Vacqueyras at the front of the class

France’s southern Rhone Valley has always been home to great values in wine, and still is. This is red wine country with only small amounts of white wine production. The wines from the region’s most famous town, Chateauneuf du Pape, just north of Avignon, have become extremely popular over the last 20 years, and quite predictably have increased in price, now often commanding more than $30 a bottle. The natural response to this sticker shock is to search for nearby villages whose wines are less well known and are priced the way Chateauneuf du Pape was priced a decade or two ago.

Vacqueyras, a sleepy Provencal hill town, had been lumped together with 16 other villages in the area and labeled as a Cotes du Rhone Villages wine until 1990. It was then “promoted” to its own appellation, which allows the wines to be labeled solely with the name of the village, because growers convinced government regulators that their wines were sufficiently distinctive. Wine makers in Vacqueyras (pronounced vac-key-ras) use the same basic blend of grapes, grenache, syrah, cinsault, and mourvedre as their colleagues do in Chateauneuf du Pape, just down the road. But wines from Vacqueyras are more rustic, less polished.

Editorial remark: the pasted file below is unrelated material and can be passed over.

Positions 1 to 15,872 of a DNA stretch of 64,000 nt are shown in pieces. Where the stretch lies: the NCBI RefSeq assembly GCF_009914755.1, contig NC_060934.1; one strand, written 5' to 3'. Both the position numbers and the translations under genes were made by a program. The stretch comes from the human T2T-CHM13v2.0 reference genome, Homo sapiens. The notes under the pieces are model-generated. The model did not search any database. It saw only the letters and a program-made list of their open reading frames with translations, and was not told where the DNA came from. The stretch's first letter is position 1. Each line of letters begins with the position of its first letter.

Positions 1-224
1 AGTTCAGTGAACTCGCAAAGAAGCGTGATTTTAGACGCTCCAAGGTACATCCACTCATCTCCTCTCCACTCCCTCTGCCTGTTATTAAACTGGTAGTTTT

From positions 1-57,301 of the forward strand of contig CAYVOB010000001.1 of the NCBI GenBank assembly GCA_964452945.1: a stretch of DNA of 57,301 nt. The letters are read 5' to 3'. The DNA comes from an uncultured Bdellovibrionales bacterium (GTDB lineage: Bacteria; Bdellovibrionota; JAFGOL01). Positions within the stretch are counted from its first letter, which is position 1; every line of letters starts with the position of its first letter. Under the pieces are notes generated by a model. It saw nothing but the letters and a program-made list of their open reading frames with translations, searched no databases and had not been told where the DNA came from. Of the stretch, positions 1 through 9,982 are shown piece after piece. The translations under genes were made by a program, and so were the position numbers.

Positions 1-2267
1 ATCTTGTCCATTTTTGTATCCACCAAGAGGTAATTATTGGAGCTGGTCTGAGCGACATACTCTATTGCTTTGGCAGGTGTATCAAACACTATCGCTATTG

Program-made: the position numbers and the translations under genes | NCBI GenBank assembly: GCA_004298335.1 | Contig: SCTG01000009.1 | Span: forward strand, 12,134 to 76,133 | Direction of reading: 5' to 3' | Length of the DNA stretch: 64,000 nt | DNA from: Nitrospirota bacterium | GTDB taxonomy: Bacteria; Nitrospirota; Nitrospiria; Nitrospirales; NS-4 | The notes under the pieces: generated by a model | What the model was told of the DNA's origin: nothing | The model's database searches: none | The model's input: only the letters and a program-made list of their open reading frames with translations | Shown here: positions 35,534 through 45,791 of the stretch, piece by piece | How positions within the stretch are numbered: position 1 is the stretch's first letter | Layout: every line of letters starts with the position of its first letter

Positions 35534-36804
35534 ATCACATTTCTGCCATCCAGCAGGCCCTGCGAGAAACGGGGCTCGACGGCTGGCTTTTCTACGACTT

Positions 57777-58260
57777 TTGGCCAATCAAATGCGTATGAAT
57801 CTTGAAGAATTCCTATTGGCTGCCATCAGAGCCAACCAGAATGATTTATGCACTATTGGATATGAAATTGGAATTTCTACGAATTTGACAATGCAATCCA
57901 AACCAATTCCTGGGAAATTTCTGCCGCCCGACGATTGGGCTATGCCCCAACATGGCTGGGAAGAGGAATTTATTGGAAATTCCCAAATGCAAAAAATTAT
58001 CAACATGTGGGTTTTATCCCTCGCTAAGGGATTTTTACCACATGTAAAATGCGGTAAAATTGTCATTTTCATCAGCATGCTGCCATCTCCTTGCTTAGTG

There are exceptions, as the Domaine Le Clos de Caveau proves with their classy Vacqueyras. They attribute the quality of their wine to the exclusive use of syrah and grenache for their blend, their organic grapes, and the location of their vineyard. All of their grapes come from their organic vineyards, which are located in the hills at a higher elevation where it is slightly cooler. As a result, the grapes ripen later, giving them more time to develop flavors. The higher elevation also means greater exposure to the cleansing winds of the mistral, which makes their job of having an organic vineyard easier.

The year 2000 was the third in a string of four great years for southern Rhone Valley wines. Not surprisingly, the 2000 Domaine Le Clos de Caveau is outstanding. Rich and intense, it is suave and balanced without aggressive tannins or a sense of heaviness. Have a glass or two with a winter roast and relax after work.

Domaine Le Clos de Caveau, Vacqueyras, 2000, about $18. 

April 1, 2004.